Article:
upholding restitution for losses that occurred in a mail and wire fraud scheme before the effective date of the Victim and Witness Protection Act that continued beyond the effective dateSummary of this case from U.S. v. Kubick
Argued and Submitted May 3, 1988.
Decided October 20, 1988.
William F. Fahey, Asst. U.S. Atty. Chief, Public Corruption Government Fraud Section, Los Angeles, Cal., for plaintiff-appellee.
Steve Angelica, Lompoc, Cal., in pro per.
Appeal from the United States District Court for the Central District of California.
Before HUG, FLETCHER and FARRIS, Circuit Judges.
Steve Angelica was convicted after a jury trial of 23 counts of mail and wire fraud in violation of 18 U.S.C. § 1341 and 1343. He was sentenced to six years in custody, placed on five years consecutive probation, and ordered to pay $451,846 as restitution to his victims. The judgment requires immediate payment and is a condition of probation as well. We affirmed his convictions in a separate disposition. Here we consider Angelica's challenges to his sentence of restitution.
Angelica oversaw the day-to-day operation of Kimberly International Gem Corporation (Kimberly) which used numerous high-pressure salesmen as part of a scheme to defraud clients of diamonds, cash and investment securities. One of Kimberly's schemes was the so-called "diamond takeaway scheme," devised by Angelica and his co-president Stephen Small. Angelica and Small provided Kimberly salesmen with a list of people who had previously purchased diamonds from other companies, together with a script laying out a variety of lies, misrepresentations and high-pressure sales tactics to persuade customers to mail in diamonds supposedly to be sold by Kimberly for a profit. The salesmen, including Angelica, promised their customers the cash proceeds, less a commission, from the sales. Kimberly customers in fact never received the proceeds from the sale of their diamonds. After selling the diamonds, Angelica and his codefendants, without their customers' authorization, would substitute inexpensive red garnets for the sale proceeds and keep the proceeds themselves.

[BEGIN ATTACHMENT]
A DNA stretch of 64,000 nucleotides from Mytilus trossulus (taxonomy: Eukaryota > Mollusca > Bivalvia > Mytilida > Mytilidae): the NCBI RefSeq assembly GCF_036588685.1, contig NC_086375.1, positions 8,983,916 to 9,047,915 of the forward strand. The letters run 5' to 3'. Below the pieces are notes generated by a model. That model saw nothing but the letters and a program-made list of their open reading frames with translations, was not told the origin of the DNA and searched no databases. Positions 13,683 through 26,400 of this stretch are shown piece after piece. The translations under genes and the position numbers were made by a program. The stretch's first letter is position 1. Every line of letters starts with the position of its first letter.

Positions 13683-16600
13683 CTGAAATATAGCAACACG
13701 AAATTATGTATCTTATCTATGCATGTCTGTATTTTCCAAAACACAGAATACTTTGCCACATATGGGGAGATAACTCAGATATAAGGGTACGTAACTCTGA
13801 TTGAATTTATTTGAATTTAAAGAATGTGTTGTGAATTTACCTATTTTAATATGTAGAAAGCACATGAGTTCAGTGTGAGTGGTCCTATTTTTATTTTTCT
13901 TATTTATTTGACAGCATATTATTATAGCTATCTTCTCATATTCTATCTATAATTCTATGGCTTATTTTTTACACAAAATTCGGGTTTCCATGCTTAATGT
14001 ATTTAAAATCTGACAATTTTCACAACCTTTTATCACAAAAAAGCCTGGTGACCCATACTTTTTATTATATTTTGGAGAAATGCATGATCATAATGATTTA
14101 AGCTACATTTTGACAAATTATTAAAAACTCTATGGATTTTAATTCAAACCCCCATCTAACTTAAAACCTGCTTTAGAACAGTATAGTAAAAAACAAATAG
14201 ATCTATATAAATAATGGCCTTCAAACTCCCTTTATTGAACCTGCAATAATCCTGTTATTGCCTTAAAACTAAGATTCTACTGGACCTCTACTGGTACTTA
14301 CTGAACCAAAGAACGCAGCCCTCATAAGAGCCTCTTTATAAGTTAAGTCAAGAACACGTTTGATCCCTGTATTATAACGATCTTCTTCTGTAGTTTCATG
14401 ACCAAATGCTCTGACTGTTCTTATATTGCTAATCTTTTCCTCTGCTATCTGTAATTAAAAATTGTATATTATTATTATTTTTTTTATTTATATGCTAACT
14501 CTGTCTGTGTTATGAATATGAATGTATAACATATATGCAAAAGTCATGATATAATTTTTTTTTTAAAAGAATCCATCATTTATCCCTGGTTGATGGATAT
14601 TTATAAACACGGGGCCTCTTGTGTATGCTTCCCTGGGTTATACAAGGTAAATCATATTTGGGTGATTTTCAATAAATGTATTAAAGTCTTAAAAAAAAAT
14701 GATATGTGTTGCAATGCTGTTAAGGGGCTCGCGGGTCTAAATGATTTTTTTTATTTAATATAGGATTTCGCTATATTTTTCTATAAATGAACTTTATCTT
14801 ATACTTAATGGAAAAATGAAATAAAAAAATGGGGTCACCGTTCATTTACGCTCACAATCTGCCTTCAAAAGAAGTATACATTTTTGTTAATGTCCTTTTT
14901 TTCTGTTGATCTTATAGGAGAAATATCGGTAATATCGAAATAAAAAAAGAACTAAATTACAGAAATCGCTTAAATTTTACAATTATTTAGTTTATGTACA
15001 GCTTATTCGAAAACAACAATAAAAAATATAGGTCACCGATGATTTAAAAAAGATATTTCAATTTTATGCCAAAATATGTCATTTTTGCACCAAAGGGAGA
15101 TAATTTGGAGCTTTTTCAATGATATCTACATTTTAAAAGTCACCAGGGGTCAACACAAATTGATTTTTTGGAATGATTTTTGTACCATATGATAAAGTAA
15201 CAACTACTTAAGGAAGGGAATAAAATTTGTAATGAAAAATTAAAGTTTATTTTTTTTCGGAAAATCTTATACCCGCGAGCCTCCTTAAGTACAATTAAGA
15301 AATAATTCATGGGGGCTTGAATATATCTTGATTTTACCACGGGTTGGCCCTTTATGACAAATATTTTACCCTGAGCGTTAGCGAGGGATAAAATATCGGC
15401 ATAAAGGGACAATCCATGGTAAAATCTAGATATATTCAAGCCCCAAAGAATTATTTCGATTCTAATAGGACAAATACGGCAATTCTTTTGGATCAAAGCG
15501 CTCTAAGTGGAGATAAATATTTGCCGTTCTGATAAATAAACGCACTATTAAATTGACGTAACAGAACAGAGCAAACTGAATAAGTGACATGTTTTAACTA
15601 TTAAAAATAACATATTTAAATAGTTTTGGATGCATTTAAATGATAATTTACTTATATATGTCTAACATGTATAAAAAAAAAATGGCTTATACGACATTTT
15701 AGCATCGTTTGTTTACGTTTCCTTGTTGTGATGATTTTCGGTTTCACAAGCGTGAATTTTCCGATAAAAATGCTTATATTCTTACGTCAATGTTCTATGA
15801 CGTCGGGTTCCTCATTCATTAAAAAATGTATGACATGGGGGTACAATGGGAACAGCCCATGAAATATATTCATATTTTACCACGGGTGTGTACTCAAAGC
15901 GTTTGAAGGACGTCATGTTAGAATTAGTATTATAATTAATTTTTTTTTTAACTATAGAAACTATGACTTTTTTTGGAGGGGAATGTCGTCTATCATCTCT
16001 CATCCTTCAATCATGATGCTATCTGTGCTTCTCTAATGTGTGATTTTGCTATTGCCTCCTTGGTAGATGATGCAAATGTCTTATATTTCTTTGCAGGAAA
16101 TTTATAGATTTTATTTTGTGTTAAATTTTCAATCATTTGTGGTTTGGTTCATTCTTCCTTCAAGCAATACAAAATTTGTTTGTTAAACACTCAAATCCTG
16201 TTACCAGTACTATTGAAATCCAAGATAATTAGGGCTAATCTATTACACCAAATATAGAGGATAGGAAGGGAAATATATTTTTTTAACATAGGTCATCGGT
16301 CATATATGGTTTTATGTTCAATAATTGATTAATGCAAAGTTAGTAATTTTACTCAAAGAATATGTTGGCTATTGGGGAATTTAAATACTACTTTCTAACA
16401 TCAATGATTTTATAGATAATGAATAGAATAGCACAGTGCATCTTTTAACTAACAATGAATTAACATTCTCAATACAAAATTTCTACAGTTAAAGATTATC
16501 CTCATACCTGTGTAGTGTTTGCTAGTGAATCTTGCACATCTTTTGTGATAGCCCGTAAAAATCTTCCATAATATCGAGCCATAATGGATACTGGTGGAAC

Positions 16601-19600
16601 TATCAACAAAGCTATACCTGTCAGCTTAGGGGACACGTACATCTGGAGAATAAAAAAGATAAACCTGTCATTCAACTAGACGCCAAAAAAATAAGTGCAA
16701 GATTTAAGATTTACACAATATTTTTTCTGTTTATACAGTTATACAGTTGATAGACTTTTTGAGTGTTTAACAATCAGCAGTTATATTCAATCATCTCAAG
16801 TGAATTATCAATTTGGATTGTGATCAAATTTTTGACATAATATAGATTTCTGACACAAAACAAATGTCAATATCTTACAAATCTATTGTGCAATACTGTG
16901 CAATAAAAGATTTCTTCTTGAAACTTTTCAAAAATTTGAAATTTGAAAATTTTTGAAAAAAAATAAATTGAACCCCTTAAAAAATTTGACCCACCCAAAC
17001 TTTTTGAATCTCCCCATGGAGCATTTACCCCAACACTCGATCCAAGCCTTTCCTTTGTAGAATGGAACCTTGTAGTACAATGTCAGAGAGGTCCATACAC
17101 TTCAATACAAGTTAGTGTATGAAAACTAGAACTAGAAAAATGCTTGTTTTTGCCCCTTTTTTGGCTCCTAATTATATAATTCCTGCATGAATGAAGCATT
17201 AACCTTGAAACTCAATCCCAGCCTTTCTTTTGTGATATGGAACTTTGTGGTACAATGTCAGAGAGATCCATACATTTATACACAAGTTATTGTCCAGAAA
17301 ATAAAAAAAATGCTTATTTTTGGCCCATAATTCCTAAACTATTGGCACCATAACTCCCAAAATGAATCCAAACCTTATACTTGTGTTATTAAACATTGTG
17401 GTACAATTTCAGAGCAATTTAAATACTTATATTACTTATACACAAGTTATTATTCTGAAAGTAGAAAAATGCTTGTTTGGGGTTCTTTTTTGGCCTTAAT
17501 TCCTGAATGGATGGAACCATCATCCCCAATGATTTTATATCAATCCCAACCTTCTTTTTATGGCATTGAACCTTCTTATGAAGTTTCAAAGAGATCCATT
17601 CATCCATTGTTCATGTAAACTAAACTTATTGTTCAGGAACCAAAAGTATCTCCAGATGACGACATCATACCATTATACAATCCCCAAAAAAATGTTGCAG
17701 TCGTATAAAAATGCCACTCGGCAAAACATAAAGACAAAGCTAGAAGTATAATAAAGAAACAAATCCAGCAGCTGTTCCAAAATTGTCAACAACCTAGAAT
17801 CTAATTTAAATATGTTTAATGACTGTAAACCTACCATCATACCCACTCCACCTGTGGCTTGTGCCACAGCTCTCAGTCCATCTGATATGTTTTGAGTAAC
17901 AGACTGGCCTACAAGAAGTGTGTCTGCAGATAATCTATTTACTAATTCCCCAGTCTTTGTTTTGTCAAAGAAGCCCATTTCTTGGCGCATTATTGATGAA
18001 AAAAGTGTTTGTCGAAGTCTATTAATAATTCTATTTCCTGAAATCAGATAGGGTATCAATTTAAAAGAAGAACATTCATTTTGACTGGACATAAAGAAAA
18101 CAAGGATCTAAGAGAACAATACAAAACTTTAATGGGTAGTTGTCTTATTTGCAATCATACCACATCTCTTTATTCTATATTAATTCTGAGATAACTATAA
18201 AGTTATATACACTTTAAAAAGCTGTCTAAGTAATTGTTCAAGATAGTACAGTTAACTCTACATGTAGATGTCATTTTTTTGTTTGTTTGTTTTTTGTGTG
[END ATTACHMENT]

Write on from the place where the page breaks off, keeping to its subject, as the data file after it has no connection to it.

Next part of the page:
Angelica was indicted on 25 counts of mail and wire fraud in violation of 18 U.S.C. § 1341 and 1343 and convicted of 23 of the counts. During the 19-day trial, 15 victims testified to losing $451,846 in diamonds, cash and bonds. Most of these victims testified to dealing with Kimberly employees, including Angelica, over the telephone or by mail.
Angelica argues that the district court erred in (1) ordering immediate restitution; (2) determining the amount of restitution; and (3) ordering restitution for offenses in which no conviction was obtained. We review the legality of a sentence de novo. United States v. Youpee, 836 F.2d 1181, 1182 (9th Cir. 1988). A sentence which is within statutory limits is reviewed for abuse of discretion. Id.
I. Timing of Restitution